Mimosa wilt and mimosa vascular wilt are popular names for a soil-borne fungus, Fusarium oxysporum (or Fusarium wilt), which attacks numerous plant species. While there are no known chemical means of eliminating fusarium wilt, there are proven ways to prevent infection and ways to respond when your tree shows symptoms.
Nature of Mimosa Wilt
Mimosa wilt, or Fusarium wilt, is one of a group of vascular fungal wilts that includes the well-known Dutch elm disease, which has killed numerous trees in the U.S. and Canada. It disrupts the movement of water and nutrients from the roots to the trunk. Mimosa wilt infects the roots, moving from smaller roots to larger roots and eventually into the tap roots. No insect is known to carry it.
The leaves droop. They then turn yellow, dry out, and fall from the tree. Once leaves fall from a stem, the fungus produces orange to pinkish fruiting bodies on the bark. Suckers sprout from the trunk. The sapwood of trunks and branches turn brown. Cut stems show discolored rings, and the roots have dark rings. Fissures and splits in the bark can ooze a gummy or rubbery excretion.
Preventing Mimosa Wilt
No proven chemical method exists for killing the fungus once it has infected a tree. Trees in compacted soil near construction areas are especially susceptible to infection. Avoid handling infected soil, seedlings or trees. Fruiting bodies can live for two years on a root collar or dead trunk, producing spores that can be washed off by the rain and spread to the roots of other trees. Infected seeds can also spread the disease.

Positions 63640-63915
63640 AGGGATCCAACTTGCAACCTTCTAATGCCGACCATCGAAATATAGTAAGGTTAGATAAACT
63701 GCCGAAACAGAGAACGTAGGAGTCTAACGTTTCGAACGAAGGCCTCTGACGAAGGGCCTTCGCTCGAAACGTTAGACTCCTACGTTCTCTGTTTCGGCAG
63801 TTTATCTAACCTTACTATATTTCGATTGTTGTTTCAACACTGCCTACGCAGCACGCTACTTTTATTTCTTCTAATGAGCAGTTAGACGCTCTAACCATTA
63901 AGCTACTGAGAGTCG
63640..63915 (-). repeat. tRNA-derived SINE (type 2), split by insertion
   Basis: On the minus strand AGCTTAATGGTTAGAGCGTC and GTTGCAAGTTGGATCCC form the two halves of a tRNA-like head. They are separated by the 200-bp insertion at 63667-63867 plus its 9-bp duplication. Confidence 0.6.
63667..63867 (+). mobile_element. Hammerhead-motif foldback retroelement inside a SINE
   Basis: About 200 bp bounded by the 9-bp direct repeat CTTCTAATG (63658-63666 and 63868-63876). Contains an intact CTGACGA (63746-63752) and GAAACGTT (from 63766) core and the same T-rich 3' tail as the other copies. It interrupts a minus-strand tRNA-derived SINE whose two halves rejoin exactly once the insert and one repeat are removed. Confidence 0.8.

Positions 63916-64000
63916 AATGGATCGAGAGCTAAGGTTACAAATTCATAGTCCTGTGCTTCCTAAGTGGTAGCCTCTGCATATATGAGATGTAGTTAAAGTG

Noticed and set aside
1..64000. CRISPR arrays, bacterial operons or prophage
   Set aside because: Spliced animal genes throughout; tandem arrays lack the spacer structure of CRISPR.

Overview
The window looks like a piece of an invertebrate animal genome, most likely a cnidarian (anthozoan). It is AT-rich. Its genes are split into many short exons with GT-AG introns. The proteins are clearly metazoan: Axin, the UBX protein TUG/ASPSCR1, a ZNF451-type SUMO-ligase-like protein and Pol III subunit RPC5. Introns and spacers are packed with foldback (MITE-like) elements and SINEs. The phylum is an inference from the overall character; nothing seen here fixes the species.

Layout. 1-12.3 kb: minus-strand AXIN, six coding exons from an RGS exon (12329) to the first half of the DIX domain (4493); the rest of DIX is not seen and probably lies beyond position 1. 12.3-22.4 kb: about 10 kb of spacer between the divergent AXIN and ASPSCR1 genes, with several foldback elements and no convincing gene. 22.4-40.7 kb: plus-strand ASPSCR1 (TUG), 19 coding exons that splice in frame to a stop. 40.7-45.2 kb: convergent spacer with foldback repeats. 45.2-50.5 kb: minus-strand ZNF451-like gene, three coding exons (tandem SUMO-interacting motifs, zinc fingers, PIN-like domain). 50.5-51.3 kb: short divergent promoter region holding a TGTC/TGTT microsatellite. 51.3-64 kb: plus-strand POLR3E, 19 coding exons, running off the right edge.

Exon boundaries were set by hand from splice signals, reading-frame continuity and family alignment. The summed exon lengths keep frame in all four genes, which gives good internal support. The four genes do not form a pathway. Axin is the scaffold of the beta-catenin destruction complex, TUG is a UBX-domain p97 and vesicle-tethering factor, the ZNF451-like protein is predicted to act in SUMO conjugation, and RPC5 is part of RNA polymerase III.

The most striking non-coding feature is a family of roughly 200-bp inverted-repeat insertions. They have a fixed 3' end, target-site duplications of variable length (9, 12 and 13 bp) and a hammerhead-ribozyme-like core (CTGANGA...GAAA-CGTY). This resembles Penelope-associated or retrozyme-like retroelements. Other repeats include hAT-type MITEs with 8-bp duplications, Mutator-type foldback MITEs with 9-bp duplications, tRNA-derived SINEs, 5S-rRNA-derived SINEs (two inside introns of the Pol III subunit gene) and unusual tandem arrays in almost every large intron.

If you buy mimosa seedlings from a nursery, be sure they are free of fusarium wilt. Before you plant mimosa in soil that has a history of fusarium wilt, treat the soil with methyl bromide or other biocide. Do not prune infected trees and then healthy trees unless you sterilize your shears, saws and other equipment.
When Your Tree Is Infected
Remove and burn infected branches. Use a balanced 10-10-10 fertilizer to alleviate symptoms. Water the tree frequently, as necessary.
The best way to control Mimosa wilt is to plant hybrid varieties that resist the disease. The hybrid cultivar Charlotte, which has light-red flowers, resists fusarium wilt; and Tyron, with flowers that are a deeper red, resists mimosa wilt. Other resistant cultivars include redbud, honey locust and New Mexico locust.
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